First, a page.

The arbitration award at issue in the instant case states that the contract required payment of the “fair and reasonable value of labor and materials supplied on the project” and that ABC's testimony was “sufficient and credible” as to “the fair and reasonable cost” of the work done by ABC and as to ABC's “communication of the same to [Ropolo Family, LLC].” However, the words “fair and reasonable” do not appear at all in the contract between the parties—neither literally nor in paraphrase. In my opinion, it strains credulity to suggest that the arbitration award in this case properly drew its essence from the contract between the parties when the standard which the arbitrator asserted was required by the contract, and which he ultimately employed, does not exist in the contract at all. This Court has stated that, in Rhode Island, “[a]rbitration is a creature of the contract between the parties * * *.” Rhode Island Brotherhood of Correctional Officers, 866 A.2d at 1247. It is clear to me that the arbitration award in the instant case most certainly was not a “creature of the contract.”
Moreover, the arbitrator was asked to resolve the debate between the parties over what documentation ABC was required to include with its bills when those bills were presented to Ropolo Family, LLC. Specifically, the application of § 7.1.4 of the agreement between the parties was at issue. Shockingly, however, nowhere in the arbitration award does the arbitrator even mention § 7.1.4, nor does he resolve the question of what backup documentation was required; the arbitrator simply states in an utterly conclusory manner that ABC did not materially breach the contract. That fact serves to confirm my view that, even viewing it through a generous and liberal lens, the arbitration award in this case was not based even loosely on the contract between the parties. See Rhode Island Council 94, 714 A.2d at 588 (stating that “an arbitration award not grounded in the contract between the parties * * * must be vacated”); see also Nappa Construction Management, LLC, 152 A.3d at 1132. In so stating, I consciously (albeit respectfully) place myself unequivocally at odds with the majority's statement that “[d]espite the lack of an explicit reference to § 7.1.4 in the award, it is simply not appropriate for this Court to now hold—in hindsight, and contrary to our long-standing jurisprudence about the finality of arbitration awards—that the arbitrator ‘manifestly disregard[ed] [that] provision of the agreement.’ ” (quoting Berkshire Wilton Partners, LLC v. Bilray Demolition Co., Inc., 91 A.3d 830, 835 (R.I. 2014) ). On the contrary, in my view, it is entirely appropriate for this Court to so hold in the instant case.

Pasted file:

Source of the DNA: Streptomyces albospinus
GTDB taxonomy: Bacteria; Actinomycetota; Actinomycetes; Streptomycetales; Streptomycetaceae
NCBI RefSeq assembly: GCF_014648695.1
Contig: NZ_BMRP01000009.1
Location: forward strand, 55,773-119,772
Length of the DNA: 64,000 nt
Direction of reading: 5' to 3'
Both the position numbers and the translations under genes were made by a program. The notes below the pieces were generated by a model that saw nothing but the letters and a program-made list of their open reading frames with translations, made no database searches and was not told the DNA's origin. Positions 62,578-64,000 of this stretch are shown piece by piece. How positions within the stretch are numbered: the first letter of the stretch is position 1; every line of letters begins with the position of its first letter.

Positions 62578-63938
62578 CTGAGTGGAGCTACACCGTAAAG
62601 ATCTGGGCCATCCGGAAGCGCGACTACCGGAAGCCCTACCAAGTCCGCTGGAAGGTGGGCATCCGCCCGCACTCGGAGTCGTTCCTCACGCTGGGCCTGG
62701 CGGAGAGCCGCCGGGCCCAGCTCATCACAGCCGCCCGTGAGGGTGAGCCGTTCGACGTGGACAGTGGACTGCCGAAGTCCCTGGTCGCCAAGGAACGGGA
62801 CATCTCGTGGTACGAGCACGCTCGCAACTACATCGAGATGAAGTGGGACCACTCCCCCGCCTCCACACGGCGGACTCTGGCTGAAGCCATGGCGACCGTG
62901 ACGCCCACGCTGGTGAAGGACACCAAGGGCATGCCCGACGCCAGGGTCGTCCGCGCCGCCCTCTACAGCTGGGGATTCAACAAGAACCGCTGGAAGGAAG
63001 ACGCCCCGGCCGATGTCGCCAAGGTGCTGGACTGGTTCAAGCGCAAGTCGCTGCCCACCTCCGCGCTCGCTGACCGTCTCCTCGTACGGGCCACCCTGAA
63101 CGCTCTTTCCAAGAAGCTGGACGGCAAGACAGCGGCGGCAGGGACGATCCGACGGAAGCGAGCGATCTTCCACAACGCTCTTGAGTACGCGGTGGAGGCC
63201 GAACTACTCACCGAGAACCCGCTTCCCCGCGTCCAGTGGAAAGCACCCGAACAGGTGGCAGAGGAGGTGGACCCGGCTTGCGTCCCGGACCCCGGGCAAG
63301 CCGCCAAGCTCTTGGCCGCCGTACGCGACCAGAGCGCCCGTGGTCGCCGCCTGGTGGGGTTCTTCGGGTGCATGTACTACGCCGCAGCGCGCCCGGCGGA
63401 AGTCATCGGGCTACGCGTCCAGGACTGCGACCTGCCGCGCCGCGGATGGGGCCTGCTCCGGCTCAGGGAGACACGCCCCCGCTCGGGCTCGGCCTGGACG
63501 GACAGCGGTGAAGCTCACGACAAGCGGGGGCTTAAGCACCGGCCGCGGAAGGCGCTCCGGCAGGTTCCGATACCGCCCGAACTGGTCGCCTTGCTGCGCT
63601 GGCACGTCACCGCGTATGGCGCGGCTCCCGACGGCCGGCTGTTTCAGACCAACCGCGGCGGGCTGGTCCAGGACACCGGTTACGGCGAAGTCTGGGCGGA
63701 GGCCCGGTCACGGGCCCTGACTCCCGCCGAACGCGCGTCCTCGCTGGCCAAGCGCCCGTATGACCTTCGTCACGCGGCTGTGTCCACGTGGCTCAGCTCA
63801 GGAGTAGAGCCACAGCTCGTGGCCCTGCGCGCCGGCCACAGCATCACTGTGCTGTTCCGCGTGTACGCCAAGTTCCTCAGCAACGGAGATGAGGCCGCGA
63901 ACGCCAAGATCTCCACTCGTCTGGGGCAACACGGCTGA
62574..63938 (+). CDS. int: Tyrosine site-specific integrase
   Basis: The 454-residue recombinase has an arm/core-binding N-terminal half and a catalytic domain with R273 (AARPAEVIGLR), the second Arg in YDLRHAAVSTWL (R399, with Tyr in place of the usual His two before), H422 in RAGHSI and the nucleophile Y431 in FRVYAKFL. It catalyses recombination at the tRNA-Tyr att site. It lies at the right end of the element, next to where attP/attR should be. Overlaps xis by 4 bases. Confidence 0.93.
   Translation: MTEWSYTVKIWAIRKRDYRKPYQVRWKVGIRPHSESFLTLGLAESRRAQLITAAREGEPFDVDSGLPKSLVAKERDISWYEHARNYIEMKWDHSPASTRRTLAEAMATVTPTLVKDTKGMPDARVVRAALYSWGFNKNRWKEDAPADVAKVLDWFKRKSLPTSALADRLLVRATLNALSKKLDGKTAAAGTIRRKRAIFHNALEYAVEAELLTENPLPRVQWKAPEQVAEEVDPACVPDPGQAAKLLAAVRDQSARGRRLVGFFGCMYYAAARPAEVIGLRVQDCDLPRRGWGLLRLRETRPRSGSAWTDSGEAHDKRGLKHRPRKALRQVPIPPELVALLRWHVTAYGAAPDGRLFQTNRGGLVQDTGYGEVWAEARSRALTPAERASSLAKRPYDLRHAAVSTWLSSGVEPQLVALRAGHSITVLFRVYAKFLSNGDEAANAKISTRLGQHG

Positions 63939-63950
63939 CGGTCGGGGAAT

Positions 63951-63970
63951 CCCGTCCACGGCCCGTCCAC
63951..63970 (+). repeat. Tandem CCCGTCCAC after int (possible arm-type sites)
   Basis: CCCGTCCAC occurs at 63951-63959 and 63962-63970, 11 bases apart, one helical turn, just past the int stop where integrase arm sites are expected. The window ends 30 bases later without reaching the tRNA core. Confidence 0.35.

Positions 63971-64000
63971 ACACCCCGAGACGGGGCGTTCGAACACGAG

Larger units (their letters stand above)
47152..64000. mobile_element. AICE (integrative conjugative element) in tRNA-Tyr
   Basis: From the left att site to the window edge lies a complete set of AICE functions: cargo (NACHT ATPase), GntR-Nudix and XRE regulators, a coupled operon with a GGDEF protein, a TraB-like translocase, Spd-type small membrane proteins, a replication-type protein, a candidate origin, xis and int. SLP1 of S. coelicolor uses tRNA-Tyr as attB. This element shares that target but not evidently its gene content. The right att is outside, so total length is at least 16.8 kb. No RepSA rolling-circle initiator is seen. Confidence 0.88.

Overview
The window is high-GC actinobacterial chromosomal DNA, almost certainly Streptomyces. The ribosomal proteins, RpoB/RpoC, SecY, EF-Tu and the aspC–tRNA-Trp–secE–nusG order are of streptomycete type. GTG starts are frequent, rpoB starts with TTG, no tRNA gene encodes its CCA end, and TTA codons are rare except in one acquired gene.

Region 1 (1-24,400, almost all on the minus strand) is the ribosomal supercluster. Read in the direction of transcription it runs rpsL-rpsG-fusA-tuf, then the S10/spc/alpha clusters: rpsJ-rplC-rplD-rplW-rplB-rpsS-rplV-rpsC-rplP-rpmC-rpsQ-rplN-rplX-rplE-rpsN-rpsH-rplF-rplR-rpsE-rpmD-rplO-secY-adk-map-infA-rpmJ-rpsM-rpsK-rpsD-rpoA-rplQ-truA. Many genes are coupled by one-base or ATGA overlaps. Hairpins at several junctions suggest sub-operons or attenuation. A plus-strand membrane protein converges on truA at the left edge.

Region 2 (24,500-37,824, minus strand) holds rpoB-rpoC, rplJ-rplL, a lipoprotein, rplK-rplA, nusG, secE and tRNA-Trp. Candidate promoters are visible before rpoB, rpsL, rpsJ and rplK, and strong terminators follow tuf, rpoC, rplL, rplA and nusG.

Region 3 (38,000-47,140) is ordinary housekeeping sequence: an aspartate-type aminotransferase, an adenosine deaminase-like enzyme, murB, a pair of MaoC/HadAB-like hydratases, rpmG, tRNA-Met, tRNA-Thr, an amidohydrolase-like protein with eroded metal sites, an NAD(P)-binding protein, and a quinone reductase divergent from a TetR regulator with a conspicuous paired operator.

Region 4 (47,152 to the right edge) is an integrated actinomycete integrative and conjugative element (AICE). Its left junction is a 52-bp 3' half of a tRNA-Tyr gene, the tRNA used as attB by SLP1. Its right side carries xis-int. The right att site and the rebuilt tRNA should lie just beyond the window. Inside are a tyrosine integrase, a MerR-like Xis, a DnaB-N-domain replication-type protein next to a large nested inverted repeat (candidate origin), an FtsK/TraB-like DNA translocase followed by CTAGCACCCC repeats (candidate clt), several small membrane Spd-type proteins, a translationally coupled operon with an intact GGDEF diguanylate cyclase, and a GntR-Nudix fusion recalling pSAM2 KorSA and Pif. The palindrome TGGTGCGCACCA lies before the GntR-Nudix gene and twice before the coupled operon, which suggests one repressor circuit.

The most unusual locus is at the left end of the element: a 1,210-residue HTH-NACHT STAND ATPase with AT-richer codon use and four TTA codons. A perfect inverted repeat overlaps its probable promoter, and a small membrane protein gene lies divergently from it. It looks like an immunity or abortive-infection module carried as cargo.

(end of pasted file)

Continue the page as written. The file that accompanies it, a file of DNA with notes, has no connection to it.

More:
I would further comment that, unlike the majority, I view this case as an even more egregious instance of an arbitrator exceeding his or her authority than we were quite recently called upon to deal with in Nappa Construction Management, LLC. As the majority opinion in the instant case reflects, in Nappa Construction Management, LLC, 152 A.3d at 1134, as the basis for his award, the arbitrator at least sought to take refuge in actual language contained in a portion of the agreement between the parties. However, we found fault with the arbitration award because that portion of the agreement could be “exercised only by the [owners].” Id. In that case, the arbitrator at least based his award on a clause of the contract, however ill-advised his choice of contract clause may have been. Id. By contrast, in the instant case, the standard applied by the arbitrator does not exist anywhere in the contract. Accordingly, I firmly believe that my view with respect to the instant case is not at all inconsistent with this Court's holding in Nappa Construction Management, LLC; indeed, as I mull over our holding in Nappa Construction Management, LLC, I consider the instant case to be an a fortiori instance of an arbitrator exceeding his or her power.
Consequently, while I acknowledge that there are understandable policy reasons for this Court's practice of engaging in limited review of arbitration awards, it is nonetheless my view that this case represents one of the relatively rare situations where an arbitrator has exceeded his authority; for that reason, I am convinced that the arbitration award should be vacated. See State v. Rhode Island Employment Security Alliance, Local 401, SEIU, AFL–CIO, 840 A.2d 1093, 1096 (R.I. 2003) (stating that, “[a]lthough public policy favors the final resolution of disputes * * * by arbitration, this policy relies on the premise that arbitrators act within their power and authority”) (internal quotation marks omitted); see also Rhode Island Council 94, 714 A.2d at 588.
In conclusion, I must respectfully but adamantly dissent from the majority's opinion.
1. ABC characterizes its cessation of work on the project as its electing to terminate the contract pursuant to article 10 of the contract due to lack of payment by Ropolo. Ropolo characterizes ABC's stoppage as a material breach of the contract.
2. In response to questioning by the hearing justice, Ropolo acknowledged that it had raised these very issues in its post-arbitration memorandum to the arbitrator.
3. The time sheets were produced during pre-arbitration discovery.
1. See also Rhode Island Council 94, AFSCME, AFL–CIO v. State, 714 A.2d 584, 589 (R.I. 1998) (quoting United Steelworkers of America v. Enterprise Wheel & Car Corp., 363 U.S. 593, 597 (1960) ).
Justice Flaherty, for the Court.
Justice Goldberg participated on the basis of the briefs.